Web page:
So unless David Lee is starting at the 4, Kevin Durant is still in Oklahoma City, Green is being used exclusively as a reserve small forward and the Dubs are running Mark Jackson's zero-movement offense, I'm not seeing a way for the Clippers to do anything against Golden State.
5. Memphis Grizzlies
Threat Level: Flesh Wounds Only
You have to give the Memphis Grizzlies credit. They engineered that incredible 24-point, second-half comeback Jan. 6, and the resulting 128-119 win forced the Warriors to do something they haven't often had to: calmly look in the mirror.
"There's no panic at all. You go through these hiccups, these road bumps, and it pokes air out of the balloon a little bit, but that's what the regular season's for," Stephen Curry told reporters after the loss. "Last year, I don't think we had many opportunities to kind of self-assess and look ourselves in the mirror and see where we were at, just riding that wave."
Memphis is the only team to beat the Warriors twice this year, and with the pace the Dubs are on, that's a distinction that will likely last.
But the Grizz are also owners of a plus-0.5 net rating, several highly exploitable non-shooting perimeter players (Allen chief among them) and, most importantly, Golden State's full attention.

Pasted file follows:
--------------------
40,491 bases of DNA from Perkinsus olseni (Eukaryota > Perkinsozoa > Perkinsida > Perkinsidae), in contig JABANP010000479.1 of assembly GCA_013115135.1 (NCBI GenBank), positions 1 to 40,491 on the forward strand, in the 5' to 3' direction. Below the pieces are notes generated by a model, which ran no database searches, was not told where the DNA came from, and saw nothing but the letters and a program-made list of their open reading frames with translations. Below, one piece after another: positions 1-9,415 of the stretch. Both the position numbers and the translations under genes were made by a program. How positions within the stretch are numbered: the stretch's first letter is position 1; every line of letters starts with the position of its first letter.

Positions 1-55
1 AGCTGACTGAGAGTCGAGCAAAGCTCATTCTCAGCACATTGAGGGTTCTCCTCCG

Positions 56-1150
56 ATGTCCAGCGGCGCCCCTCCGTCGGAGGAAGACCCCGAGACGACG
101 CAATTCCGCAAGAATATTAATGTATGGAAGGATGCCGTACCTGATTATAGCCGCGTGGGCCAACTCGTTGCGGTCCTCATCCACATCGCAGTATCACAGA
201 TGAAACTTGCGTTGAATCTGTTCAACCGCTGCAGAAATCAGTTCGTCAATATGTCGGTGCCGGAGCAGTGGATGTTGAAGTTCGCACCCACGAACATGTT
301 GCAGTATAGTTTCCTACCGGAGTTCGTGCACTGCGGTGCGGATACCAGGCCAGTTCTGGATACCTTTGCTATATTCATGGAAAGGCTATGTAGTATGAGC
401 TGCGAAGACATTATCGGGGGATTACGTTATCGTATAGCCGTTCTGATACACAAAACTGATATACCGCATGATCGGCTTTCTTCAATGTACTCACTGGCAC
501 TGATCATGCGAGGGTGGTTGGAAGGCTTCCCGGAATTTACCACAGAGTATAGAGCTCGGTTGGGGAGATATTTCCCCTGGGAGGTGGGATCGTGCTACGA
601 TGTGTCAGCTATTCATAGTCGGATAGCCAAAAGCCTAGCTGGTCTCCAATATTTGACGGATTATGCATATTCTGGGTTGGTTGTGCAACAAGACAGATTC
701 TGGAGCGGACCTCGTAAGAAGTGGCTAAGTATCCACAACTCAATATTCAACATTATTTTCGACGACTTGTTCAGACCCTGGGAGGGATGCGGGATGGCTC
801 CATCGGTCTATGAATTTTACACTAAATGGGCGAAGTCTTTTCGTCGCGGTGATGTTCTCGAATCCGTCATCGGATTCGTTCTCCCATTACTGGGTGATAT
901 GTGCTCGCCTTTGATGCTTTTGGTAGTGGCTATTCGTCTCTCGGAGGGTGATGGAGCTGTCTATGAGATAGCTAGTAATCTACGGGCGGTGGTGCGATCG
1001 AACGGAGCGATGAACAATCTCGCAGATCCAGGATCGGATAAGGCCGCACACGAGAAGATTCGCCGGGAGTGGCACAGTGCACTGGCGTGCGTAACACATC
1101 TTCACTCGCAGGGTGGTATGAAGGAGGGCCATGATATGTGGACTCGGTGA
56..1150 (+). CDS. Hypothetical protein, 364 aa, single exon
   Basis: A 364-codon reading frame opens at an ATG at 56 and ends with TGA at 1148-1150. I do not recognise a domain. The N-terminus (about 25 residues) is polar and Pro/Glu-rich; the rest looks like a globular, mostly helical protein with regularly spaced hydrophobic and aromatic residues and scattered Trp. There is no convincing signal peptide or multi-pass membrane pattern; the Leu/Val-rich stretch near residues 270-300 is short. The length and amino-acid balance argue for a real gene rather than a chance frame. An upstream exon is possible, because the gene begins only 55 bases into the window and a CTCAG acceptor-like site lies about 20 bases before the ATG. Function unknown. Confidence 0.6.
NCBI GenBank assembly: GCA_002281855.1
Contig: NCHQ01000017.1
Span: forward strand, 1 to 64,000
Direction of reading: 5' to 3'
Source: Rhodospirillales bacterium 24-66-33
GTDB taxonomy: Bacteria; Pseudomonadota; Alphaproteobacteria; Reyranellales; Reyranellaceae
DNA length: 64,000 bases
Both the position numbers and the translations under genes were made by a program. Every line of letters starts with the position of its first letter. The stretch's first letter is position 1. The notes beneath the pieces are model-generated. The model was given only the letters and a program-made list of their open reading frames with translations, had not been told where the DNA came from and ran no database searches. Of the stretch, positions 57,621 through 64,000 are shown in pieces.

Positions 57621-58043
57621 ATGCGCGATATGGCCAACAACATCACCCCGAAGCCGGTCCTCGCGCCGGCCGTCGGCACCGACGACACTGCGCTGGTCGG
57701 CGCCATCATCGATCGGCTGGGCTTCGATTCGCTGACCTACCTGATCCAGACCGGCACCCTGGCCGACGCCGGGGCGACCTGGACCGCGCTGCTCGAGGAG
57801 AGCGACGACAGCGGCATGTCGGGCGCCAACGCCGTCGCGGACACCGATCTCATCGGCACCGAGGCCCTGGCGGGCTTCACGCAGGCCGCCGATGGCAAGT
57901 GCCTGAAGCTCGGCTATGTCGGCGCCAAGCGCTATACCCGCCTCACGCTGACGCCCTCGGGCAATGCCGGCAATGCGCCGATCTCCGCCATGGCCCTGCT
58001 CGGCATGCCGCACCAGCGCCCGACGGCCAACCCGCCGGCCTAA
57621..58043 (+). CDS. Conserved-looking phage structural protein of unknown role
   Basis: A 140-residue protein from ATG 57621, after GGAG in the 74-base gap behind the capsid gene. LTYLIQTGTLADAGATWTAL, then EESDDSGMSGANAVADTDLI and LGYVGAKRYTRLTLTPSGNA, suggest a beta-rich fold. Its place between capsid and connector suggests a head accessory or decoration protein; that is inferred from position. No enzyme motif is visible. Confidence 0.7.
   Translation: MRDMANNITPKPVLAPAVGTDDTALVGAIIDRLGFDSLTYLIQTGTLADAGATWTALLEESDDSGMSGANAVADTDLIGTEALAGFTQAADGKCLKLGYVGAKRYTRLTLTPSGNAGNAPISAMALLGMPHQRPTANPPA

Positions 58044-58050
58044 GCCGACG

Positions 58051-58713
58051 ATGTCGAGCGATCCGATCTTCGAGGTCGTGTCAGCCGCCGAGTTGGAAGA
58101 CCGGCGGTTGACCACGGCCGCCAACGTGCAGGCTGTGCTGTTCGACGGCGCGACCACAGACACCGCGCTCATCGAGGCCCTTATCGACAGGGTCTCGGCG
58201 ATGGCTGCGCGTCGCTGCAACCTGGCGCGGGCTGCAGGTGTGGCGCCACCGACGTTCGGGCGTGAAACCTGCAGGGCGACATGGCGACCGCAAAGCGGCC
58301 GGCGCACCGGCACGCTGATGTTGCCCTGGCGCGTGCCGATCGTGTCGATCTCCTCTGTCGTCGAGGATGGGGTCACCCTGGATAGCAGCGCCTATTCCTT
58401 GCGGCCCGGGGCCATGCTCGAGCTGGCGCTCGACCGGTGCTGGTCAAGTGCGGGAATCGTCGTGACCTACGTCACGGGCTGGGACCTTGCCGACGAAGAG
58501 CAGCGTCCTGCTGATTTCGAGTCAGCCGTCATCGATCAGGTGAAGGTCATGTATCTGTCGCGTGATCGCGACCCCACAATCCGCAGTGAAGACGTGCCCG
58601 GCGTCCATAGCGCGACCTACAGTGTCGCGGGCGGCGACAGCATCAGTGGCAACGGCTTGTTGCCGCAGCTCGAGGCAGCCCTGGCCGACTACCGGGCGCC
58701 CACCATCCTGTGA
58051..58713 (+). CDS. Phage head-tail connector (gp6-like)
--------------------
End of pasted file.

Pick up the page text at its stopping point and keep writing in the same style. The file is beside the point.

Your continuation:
For a team as accomplished as the Warriors, coasting is a possibility even in the playoffs. But knowing the Grizzlies have already knocked them off twice and embarrassed them badly in that Jan. 6 meeting, the Dubs would take this potential engagement seriously.
So the Grizzlies can beat the Warriors up and administer the typical grit-and-grind menu, but they'll be lucky to win a single game against a Dubs club out for vengeance.
4. Oklahoma City Thunder
Threat Assessment: Defcon 5
It's only right to use a military designation to describe the Oklahoma City Thunder's threat level.
Russell Westbrook is as close to an actual weapon of war as there is in the league, after all.
Because of Russ' relentless attacking and hyper-competitive approach, it's not so hard to see him leading the Thunder to victory once in a seven-game series. Maybe he erupts for 58 points. Maybe he notches an obscene triple-double with 40 points, 20 assists and 20 rebounds while playing all 48 minutes.
With him, it's difficult to overstate the possibilities.
It is, however, easy to imagine the Warriors calmly recovering after a possible slip and icing a series in five games. The Thunder lack shooting, secondary playmaking and wing depth—all death sentences against Golden State. Those weaknesses have contributed to an 0-2 record against the Warriors this year, and what should trouble OKC most is the way the Warriors have limited Westbrook.